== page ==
Call it “annuity quality.”
“They generate predictable dollars,” Lynch added. “Having something like that that doesn’t go through ups and downs or is subject to seasonality—many investors find that’s worth paying more for.”
This line of thinking goes back to the first point. Closing dining rooms was a mixed blessing of sorts for many quick-serves. It reduced labor costs and saved the wear-and-tear on dining rooms, Lynch noted. Given the small dine-in sales figure to begin with, sending guests to curbside or drive-thrus often provided a financial boon.
“As we’ve come through COVID-19, it’s forced operators to wring out unnecessary expenses,” he said. “For a strategic buyer, that means a lot of the hard work is already done; he can take over a clean operation. Opportunistic buyers often expect an even higher return on their investment, but because this industry is so reliable, with such good earnings quality, they are willing to live with a lower level of returns when they are assessing their models when considering an acquisition.”
To put it plainly, there could be plenty of M&A activity when the calendar turns.
So where does the industry go next? Bank of America’s SVP of Global Commercial Banking Rich Watson said the past couple of years forced operators to “evaluate and strip down their business models to figure out what’s working and what’s not.”
“Over the next six to 12 months, things will continue to change and the restaurant industry we saw in 2018 or 2019 won’t be the industry we see going forward,” he said in the report.
A lot of new restaurants are going to be built—and remodeled—in the coming years. And these aren’t going to turn back the clock. Double drive-thru lanes. Pickup widows. Access points dedicated to digital orders. Points of pickup just for third-party drivers, whether attached to restaurants, in them, or on the outside. Ghost kitchens won’t just be for low-grade real estate anymore. They are already popping up in major urban metros.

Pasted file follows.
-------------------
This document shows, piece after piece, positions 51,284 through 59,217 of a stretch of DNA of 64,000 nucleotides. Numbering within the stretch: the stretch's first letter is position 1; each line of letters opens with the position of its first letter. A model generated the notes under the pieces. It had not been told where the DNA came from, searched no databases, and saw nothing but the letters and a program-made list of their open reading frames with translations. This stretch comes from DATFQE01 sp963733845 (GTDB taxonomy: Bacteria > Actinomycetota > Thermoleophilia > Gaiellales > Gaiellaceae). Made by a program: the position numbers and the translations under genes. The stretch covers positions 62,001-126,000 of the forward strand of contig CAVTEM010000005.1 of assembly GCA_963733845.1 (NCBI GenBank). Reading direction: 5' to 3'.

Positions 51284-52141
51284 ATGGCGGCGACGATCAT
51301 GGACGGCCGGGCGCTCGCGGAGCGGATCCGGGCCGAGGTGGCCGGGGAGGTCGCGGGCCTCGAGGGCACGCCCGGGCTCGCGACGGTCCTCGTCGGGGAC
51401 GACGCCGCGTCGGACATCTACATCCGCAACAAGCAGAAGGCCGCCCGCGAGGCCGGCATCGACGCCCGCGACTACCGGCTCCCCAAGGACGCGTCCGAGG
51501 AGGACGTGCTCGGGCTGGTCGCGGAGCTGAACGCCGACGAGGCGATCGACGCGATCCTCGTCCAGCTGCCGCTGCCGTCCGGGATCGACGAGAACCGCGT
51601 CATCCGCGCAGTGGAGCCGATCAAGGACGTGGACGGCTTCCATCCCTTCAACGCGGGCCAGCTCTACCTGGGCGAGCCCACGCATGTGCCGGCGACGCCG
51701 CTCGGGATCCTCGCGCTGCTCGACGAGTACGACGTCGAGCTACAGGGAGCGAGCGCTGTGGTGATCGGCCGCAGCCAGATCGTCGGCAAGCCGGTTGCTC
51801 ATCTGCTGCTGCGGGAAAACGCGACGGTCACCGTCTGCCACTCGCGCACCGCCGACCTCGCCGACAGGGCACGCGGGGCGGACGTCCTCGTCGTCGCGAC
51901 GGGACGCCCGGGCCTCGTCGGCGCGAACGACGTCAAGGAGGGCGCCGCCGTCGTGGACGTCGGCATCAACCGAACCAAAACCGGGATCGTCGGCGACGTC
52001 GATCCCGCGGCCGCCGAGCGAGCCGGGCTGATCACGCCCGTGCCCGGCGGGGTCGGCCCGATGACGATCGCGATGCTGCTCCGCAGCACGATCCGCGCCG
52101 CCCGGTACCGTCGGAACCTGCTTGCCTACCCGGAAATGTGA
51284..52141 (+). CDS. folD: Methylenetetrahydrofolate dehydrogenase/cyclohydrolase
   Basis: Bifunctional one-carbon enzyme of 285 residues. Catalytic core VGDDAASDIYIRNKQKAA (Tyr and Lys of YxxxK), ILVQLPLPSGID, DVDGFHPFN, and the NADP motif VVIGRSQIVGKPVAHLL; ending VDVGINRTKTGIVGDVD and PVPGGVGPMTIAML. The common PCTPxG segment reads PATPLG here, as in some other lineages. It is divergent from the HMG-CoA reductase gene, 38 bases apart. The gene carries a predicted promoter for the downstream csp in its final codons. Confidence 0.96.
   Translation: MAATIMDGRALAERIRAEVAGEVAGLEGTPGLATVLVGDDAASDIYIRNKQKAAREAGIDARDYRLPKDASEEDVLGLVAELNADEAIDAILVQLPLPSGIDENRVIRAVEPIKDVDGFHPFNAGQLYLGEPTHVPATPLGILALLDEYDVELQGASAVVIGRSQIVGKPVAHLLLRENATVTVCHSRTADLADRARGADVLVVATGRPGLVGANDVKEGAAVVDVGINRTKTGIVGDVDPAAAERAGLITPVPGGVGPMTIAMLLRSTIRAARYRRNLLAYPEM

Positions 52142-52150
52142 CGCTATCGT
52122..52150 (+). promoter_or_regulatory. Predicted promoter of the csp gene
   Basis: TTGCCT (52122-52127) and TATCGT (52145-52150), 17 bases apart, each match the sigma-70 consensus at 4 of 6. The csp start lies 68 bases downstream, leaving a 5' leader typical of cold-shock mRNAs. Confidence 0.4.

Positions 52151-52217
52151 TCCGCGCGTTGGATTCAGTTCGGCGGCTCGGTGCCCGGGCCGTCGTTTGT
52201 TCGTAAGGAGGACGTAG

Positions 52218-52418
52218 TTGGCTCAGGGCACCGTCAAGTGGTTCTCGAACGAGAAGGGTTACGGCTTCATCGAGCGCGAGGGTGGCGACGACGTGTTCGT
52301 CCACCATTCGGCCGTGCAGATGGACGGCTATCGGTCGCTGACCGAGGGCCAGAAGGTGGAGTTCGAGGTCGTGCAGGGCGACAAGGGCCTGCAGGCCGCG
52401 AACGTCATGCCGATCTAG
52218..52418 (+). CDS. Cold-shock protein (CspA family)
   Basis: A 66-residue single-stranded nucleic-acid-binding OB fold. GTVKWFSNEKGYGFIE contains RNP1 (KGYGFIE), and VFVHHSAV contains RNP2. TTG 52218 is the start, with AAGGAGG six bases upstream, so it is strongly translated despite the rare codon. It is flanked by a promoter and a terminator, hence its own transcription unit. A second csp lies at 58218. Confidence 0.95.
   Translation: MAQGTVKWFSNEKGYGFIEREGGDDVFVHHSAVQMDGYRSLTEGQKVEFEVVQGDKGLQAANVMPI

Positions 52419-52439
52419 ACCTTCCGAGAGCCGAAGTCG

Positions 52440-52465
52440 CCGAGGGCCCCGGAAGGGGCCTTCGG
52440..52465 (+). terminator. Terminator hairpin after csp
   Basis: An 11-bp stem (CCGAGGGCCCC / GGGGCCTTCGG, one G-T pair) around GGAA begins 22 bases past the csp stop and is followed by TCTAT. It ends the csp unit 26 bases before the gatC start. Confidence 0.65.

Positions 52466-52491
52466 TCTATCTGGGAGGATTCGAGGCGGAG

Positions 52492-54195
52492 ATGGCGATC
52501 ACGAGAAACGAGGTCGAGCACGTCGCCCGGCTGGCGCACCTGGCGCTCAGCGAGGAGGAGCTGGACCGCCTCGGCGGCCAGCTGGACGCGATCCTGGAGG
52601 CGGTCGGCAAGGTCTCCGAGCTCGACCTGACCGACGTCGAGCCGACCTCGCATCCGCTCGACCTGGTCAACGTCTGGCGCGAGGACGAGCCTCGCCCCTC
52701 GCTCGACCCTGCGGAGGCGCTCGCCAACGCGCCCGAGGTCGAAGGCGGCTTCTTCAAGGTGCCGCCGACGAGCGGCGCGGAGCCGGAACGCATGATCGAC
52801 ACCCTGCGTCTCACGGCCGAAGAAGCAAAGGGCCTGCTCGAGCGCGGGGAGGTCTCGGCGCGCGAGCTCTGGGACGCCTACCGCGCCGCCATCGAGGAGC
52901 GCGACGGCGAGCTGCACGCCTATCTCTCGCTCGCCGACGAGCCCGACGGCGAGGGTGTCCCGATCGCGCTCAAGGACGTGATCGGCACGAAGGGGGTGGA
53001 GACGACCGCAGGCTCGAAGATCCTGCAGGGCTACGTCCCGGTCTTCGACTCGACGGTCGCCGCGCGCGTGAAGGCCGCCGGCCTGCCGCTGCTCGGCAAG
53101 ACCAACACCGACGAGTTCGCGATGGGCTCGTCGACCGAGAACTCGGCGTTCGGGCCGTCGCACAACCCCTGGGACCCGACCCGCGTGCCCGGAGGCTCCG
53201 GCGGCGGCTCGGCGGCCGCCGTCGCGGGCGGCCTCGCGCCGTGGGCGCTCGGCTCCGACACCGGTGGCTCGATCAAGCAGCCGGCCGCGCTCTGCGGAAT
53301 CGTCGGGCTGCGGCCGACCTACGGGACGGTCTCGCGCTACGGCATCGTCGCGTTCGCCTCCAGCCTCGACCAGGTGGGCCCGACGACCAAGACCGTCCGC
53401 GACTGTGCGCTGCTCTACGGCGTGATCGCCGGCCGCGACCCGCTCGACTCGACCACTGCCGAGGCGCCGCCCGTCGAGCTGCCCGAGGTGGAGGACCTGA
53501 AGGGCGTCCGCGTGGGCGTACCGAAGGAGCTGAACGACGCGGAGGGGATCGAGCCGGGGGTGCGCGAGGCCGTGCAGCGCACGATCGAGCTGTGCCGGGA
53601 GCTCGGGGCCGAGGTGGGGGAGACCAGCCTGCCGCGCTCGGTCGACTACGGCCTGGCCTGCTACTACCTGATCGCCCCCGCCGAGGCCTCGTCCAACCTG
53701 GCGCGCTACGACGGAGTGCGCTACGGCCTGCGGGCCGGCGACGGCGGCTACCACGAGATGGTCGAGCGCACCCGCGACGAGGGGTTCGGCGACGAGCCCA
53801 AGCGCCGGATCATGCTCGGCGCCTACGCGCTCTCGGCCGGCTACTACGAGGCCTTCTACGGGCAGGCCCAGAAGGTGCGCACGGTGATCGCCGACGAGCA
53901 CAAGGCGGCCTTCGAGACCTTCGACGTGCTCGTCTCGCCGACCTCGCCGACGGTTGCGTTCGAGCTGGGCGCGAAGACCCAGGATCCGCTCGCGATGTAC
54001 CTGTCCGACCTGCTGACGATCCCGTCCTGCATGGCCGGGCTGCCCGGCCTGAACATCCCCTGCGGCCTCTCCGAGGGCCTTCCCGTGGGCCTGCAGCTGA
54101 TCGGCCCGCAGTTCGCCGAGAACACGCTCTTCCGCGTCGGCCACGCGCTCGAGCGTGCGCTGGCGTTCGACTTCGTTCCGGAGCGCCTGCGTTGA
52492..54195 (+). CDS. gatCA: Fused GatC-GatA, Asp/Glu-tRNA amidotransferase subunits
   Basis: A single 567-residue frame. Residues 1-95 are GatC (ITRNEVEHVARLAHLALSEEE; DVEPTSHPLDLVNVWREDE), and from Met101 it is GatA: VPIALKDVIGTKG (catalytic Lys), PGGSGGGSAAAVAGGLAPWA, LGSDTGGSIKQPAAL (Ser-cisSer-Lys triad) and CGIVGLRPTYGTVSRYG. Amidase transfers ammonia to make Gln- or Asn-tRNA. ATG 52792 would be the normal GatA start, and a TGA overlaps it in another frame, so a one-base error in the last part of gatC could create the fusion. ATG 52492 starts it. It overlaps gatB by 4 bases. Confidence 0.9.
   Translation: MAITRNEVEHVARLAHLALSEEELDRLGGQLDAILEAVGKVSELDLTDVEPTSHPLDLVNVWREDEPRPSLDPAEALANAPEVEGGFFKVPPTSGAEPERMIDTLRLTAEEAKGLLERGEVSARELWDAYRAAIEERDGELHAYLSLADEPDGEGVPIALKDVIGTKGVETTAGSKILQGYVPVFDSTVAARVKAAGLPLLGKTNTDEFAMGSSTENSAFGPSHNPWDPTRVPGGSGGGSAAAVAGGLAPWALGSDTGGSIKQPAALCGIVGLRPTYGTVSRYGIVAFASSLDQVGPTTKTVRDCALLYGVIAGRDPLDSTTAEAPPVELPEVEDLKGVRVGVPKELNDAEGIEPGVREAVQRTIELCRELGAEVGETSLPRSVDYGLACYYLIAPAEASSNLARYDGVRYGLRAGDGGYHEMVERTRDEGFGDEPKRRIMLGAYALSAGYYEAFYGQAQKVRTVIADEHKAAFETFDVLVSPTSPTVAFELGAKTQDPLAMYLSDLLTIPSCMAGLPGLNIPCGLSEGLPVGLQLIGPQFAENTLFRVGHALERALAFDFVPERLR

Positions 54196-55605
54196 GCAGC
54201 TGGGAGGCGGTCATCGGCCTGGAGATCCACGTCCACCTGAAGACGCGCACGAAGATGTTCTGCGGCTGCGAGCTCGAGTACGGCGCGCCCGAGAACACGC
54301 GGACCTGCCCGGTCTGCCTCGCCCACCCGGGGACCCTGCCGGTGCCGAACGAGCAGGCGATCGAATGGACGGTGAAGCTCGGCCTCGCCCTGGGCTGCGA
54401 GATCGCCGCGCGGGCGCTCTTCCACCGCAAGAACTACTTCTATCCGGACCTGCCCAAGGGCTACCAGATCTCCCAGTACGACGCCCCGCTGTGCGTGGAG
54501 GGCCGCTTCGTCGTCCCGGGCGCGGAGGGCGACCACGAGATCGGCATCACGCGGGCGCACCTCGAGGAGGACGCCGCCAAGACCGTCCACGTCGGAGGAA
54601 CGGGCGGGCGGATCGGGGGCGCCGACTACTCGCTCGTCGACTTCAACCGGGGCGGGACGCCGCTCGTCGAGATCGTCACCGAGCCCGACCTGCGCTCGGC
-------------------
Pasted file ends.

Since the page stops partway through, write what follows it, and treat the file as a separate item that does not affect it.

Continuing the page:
These are all commitments that will change the makeup of quick service. “Everyone has learned that they can run a more profitable four-walled business without the dining room—that they don’t need 60 to 80 seats,” Watson said.
The industry was overbuilt before COVID, inching its way toward a course correction that retail brands know all too well. The shakeout started pre-pandemic as you saw with a rash of bankruptcies. What COVID inspired, however, was a favorable arena for what Butkus calls “billion-dollar chains,” which have the capital to selectively expand and make acquisitions, and invest in tech and innovations needed to thrive today. In turn, consolidation is in store (just look at FAT Brands and Restaurant Brands International’s recent deals).
“A lot of franchises are looking to become multi-brand franchise groups, providing a path for growth and a way to transform their companies,” O’Hara said.
“I feel more confident and better about the restaurant industry than ever before,” Matthews added. “It may seem crazy that I’m saying that. But ultimately, we know the consumer demand is there, and the restaurant industry has proven even more resilient than expected. If we also create better jobs for the workers, we will have a win-win-win—a more sustainable industry, where people are happy to work. And happy workers produce better food and a better experience for customers.”